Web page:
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  1. #1
    MembersZone Subscriber lenny91's Avatar
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    Default Corn stalk fires

    With harvest approaching here, I was wondering if any of you have some tricks for dealing with fires in harvested corn fields. The best luck we've had is to get a farmer to come with some tillage equipment. When the wind is blowing 30mph or so it is even worse.
    Jeremy Quist
    Chief
    LVFD
    Laurel, NE

    Not the end of the earth, but you can see clods falling off from here.


  2. #2
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    Don't really have any tricks. Plenty of manpower right off the bat. Seems some departments around here wait too long for m/a, and the fire takes off on them. We always call the closest neighboring dept to the fire and at least put them on standby. We're lucky though, we've got plenty of help. Where's Laurel at?

  3. #3
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    Lenny91 you are on the right track we went down that road . one year in paticular we had a certain series of green combine that had most of the county on fire about five years ago. we started at 10:00am and put that last rig away after midnight. We had several farmers out with discs cutting fire lines. it was the only way to stay ahead. those farmers had tears in their eyes as they were discing the unburned corn into the ground. we then went in and mopped up with the rigs. These things burn faster than CRP due to more air getting to the leaves. We had a day with 20% humidity and about a 15-20 MPH wind. hope never to see anothe day like that. I can't imagine how the guys feel fighting forest fires and the like. guess we got it easy when you see what some of these fires can do.

  4. #4
    MembersZone Subscriber lenny91's Avatar
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    Default

    Plattsfire2, Laurel is in the northeast corner of the state, halfway between Norfolk and Sioux City, IA.
    We call MA right away but they are usually as short on manpwer during the day as we are. The first thing I do is get on my cell phone and start calling farmers. I run a fertilizer dealership so I know all of them. This year I have asked several guys if they could please leave a tractor and disc hooked up, with the keys in it. They have been more than happy to cooperate.
    The big problem here is that so much of the corn here is irrigated, and the yields have been unbelievable. There is just literally tons of dry matter per acre. I almost lost one of our trucks 2 years ago in one. And they made me the chief, go figure.
    I will agree on the John Deere combines being the worst for causing fires. The 9500 and 9600 series seem to be the worst, I think at the factory they were using cheap imported bearings. JD's also just have more moving parts than a Case/IH or New Holland.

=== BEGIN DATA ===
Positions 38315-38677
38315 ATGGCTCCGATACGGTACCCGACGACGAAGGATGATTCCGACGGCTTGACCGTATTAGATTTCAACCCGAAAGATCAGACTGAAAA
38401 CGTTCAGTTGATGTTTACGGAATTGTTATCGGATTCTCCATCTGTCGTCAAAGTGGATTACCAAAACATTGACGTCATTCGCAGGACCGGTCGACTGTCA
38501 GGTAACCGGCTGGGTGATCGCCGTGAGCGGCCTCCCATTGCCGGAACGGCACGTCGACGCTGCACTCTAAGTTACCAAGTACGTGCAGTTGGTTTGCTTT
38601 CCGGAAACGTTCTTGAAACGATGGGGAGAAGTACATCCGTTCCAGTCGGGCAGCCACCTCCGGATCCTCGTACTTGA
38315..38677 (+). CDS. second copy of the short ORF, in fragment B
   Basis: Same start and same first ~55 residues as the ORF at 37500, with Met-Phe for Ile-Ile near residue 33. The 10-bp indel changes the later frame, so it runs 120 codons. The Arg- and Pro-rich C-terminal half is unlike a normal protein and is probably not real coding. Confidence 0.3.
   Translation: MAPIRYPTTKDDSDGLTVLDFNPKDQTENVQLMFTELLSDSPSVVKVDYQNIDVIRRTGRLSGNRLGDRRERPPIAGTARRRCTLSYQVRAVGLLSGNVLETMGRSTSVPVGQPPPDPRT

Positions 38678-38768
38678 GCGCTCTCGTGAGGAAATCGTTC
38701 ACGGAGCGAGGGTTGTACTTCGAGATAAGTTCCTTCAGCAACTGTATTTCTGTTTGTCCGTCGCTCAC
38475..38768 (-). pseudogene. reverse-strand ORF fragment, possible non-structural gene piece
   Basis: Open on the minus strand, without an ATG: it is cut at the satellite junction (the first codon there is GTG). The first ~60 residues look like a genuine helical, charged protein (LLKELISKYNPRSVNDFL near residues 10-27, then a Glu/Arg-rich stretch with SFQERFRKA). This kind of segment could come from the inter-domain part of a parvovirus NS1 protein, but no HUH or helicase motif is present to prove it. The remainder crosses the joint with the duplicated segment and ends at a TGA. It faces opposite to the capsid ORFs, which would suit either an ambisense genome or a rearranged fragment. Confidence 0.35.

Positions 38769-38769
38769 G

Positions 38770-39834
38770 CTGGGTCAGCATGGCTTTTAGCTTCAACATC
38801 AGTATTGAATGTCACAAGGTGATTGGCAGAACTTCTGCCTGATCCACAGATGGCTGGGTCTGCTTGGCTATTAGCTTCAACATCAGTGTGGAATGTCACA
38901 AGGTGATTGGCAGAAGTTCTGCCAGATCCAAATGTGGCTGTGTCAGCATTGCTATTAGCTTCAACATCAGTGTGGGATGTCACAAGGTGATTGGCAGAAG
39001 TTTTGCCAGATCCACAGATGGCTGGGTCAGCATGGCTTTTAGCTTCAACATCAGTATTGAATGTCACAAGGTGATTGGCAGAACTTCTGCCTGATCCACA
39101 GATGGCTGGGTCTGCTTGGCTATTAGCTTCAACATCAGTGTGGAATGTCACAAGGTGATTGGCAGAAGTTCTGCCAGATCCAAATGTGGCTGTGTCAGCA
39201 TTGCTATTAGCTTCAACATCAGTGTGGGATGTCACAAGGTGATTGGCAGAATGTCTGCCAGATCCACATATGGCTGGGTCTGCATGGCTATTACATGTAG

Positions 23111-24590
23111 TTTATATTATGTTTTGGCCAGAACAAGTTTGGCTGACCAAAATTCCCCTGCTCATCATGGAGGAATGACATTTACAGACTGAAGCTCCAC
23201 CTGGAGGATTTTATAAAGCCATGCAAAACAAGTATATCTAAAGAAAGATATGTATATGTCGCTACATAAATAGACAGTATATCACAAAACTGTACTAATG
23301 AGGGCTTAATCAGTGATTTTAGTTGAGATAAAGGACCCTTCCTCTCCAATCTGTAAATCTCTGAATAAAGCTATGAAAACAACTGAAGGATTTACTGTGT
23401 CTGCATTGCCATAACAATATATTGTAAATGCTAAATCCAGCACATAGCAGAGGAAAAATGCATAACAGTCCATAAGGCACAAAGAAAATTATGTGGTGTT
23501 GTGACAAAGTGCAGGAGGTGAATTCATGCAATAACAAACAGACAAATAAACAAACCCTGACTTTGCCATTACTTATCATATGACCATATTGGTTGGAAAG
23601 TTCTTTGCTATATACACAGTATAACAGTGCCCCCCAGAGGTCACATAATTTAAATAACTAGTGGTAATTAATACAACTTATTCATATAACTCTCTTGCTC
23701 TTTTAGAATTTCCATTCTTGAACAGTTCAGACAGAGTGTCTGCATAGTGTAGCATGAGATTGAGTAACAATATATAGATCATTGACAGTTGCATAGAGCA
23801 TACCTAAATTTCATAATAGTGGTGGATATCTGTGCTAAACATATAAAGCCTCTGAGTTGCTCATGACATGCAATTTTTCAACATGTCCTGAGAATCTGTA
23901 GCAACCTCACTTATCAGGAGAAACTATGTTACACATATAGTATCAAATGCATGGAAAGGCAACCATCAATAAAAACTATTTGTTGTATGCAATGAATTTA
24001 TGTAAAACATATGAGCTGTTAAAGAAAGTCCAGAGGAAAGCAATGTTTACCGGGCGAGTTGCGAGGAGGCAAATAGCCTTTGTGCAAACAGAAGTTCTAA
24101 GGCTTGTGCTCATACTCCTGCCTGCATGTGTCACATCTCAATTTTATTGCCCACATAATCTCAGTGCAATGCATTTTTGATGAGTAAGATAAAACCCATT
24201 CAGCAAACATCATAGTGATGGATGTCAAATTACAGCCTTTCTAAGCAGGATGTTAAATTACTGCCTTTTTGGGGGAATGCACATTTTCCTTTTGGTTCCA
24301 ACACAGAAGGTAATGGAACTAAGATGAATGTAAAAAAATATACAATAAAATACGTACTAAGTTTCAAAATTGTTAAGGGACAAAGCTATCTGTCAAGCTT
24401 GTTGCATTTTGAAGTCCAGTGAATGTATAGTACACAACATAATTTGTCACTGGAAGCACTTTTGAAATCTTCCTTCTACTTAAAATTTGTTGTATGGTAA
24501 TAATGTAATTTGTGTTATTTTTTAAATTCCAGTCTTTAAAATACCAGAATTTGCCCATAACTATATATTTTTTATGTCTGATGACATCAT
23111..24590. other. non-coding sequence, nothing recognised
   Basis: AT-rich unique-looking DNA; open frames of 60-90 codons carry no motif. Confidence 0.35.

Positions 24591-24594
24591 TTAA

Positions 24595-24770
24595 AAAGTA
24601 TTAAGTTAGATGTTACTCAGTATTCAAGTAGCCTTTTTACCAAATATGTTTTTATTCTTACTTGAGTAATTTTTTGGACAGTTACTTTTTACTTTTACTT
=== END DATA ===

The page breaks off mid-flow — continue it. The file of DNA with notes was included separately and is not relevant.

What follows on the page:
Last edited by lenny91; 09-21-2005 at 10:32 AM.
    Jeremy Quist
    Chief
    LVFD
    Laurel, NE

    Not the end of the earth, but you can see clods falling off from here.

  5. #5
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    Default

    Quote Originally Posted by lenny91
    Plattsfire2, Laurel is in the northeast corner of the state, halfway between Norfolk and Sioux City, IA.
    We call MA right away but they are usually as short on manpwer during the day as we are. The first thing I do is get on my cell phone and start calling farmers. I run a fertilizer dealership so I know all of them. This year I have asked several guys if they could please leave a tractor and disc hooked up, with the keys in it. They have been more than happy to cooperate.
    The big problem here is that so much of the corn here is irrigated, and the yields have been unbelievable. There is just literally tons of dry matter per acre. I almost lost one of our trucks 2 years ago in one. And they made me the chief, go figure.
    I will agree on the John Deere combines being the worst for causing fires. The 9500 and 9600 series seem to be the worst, I think at the factory they were using cheap imported bearings. JD's also just have more moving parts than a Case/IH or New Holland.
    Ahhh... I'm in Plattsmouth here. Town of about 10,000 people just south of Omaha.

  6. #6
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    Default

    We have a truck on loan from the Indiana DNR that we have rigged to haul 250 gallons of water. We put a 6 foot hose on the pump to spray from the rear, but the best thing we did was put spray bars on the from bumper that have electric valvles (left or right) This and a big brush guard out in front make a great unit to work in standing corn or a stalk field. We had a fire in standing corn a couple of years ago and it performed great in creating fire lines. We also used the locals and their tractors and discs as well. After is was all over it had burned around 50 acres.

  7. #7
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    Just fought a large cornfield fire last Tuesday down here. May have heard about it in the news. Avoca NE. 3 miles long by 1/2 mile wide. 16 depts, 45,000 gallons of water shuttled. We even had Air Force trucks there.

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